Thick smoke rolls out of a burning ship during the attack on Pearl Harbor by the Japanese. December 7, 1941.

Did FDR Plan for the Japanese to Attack?

By Mr. History
1/26/2016 • Ask Mr. History

Dear Mr. History,

Did FDR plan for the Japanese to attack? Did he want the USA to be in the war?


Dear Anonymous,

Barely had war been declared on Japan on December 8, 1941, when conspiracy theories began surfacing about the Japanese carrier strike on Pearl Harbor being part of a plot by President Franklin D. Roosevelt to draw the United States into World War II through the “back door.” He had certainly regarded war against Nazi Germany as inevitable, but the “sneak attack” on Pearl was far more effective in overruling the isolationists and advance congressional approval for American entry into the conflict. Nevertheless, there remains no solid evidence or eyewitness testimony to support any claims of a deliberate setup on the president’s part.




Jon Guttman

Research Director

World History

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One Response to Did FDR Plan for the Japanese to Attack?

  1. Larrywjewell says:

    I read the forty volumes at the site above starting when I was fourteen. Four years later I knew that FDR hadn’t planned any attack on Americans.

    As for isolationists, the America First group never had more than 800,000 members, total, and only a relatively small number were ever active. Americans knew we’d have to fight the Axis, 72% said we’d have to fight them “soon”. They didn’t like it, no sane person wants to go to war, but they knew we didn’t have any choice.

    But the killer to this theory is “Why would FDR choose a defeat to start the war in the wrong ocean?” IF he knew they were coming he could have had everything ready to decimate the Japanese naval aviation community and maybe knock off a few of their carriers in the process.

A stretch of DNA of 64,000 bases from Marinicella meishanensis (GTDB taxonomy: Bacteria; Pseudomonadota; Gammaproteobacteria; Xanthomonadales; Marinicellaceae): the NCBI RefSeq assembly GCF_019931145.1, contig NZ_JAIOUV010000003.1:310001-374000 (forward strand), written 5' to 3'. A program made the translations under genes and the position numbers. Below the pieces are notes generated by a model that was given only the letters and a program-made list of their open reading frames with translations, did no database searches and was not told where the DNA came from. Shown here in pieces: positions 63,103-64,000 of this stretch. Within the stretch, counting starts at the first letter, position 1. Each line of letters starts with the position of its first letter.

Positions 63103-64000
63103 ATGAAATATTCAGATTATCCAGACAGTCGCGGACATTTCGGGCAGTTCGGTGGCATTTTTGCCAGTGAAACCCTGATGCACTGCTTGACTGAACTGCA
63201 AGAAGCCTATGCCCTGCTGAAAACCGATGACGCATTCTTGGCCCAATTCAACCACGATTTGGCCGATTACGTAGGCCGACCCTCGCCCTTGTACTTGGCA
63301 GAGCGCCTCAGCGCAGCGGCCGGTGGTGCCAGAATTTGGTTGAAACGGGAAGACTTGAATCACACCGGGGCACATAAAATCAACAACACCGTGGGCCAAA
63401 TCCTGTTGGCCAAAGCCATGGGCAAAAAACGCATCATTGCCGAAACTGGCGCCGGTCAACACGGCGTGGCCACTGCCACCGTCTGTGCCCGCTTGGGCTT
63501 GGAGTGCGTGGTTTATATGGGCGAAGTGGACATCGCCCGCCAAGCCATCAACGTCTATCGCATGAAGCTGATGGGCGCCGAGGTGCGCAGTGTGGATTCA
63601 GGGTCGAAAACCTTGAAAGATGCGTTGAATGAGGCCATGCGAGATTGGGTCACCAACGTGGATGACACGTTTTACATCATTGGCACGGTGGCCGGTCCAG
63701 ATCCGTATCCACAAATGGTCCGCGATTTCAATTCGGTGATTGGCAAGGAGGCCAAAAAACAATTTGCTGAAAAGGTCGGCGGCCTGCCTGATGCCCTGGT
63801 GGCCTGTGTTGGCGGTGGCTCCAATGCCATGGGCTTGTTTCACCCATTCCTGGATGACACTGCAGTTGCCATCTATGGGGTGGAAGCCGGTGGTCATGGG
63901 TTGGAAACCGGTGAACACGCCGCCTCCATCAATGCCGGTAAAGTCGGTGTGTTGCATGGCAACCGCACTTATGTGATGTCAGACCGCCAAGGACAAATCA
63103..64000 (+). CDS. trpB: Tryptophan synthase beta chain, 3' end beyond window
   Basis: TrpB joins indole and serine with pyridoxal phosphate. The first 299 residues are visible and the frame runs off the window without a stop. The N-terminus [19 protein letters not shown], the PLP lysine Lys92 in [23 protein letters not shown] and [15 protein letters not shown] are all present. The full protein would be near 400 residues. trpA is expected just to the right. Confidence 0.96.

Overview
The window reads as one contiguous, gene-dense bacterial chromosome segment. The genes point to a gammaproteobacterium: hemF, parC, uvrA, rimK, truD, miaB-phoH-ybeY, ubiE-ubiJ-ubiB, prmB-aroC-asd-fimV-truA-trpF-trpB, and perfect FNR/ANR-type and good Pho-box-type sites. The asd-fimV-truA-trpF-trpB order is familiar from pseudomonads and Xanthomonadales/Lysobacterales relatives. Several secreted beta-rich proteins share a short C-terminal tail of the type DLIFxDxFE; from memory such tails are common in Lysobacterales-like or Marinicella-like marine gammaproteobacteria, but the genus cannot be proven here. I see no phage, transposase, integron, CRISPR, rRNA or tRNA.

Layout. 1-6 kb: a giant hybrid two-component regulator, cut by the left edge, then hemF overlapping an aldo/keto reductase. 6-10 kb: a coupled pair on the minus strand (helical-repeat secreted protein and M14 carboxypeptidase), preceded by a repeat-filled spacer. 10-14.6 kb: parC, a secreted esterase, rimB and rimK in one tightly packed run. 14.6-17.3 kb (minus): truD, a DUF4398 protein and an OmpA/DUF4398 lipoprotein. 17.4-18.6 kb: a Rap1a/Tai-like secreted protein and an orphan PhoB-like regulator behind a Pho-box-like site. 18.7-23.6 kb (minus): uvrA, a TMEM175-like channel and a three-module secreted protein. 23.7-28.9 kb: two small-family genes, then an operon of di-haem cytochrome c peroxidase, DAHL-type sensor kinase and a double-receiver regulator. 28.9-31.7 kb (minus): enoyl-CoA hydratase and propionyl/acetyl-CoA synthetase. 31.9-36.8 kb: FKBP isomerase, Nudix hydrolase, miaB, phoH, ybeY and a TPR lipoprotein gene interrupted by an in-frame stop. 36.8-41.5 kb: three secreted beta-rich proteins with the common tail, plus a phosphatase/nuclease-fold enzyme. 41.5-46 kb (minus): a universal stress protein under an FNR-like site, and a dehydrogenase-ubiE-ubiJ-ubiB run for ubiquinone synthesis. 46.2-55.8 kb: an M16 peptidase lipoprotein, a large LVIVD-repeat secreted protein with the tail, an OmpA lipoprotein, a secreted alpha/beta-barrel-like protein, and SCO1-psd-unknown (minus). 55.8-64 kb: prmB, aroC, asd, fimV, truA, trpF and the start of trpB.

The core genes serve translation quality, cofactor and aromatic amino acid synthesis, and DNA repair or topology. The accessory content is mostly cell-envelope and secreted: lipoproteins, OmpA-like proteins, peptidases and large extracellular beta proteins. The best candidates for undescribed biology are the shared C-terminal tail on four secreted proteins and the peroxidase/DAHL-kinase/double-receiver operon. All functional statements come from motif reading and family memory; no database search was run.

To say that FDR knew about the attack requires one to tell us HOW he knew. The IJN was so secretive that Tojo Hidecki didn’t find out about the planned attack until October. The Kido Butai (Attack Force) sailed from remote Hitokappu Bay and traveled over unused seas in total radio silence.

    We’d also have to know why the people around FDR allowed him to do this. His Naval Attache would have been a problem, the man had a son at Pearl Harbor. Other people had served on those ships for many years. How many traitors do we need to make a plausible “Let It Happen On Purpose” scenario?

    Regarding a declaration of war, FDR’s cabinet had been unanimous on Nov. 6th, 1941 in telling him that he could get a declaration through Congress if the Japanese attacked British and Dutch colonies in South East Asia, while not attacking the Philippines. Secretary of War Stimson recorded this in his diary entry for Nov. 7th. (He was a prolific diarist but didn’t make an entry every night.)

    So, I agree, there is no solid evidence for him to just let it happen. No weak evidence either. Just conspiracy theories and the standard hate-on for Franklin Delano Roosevelt.

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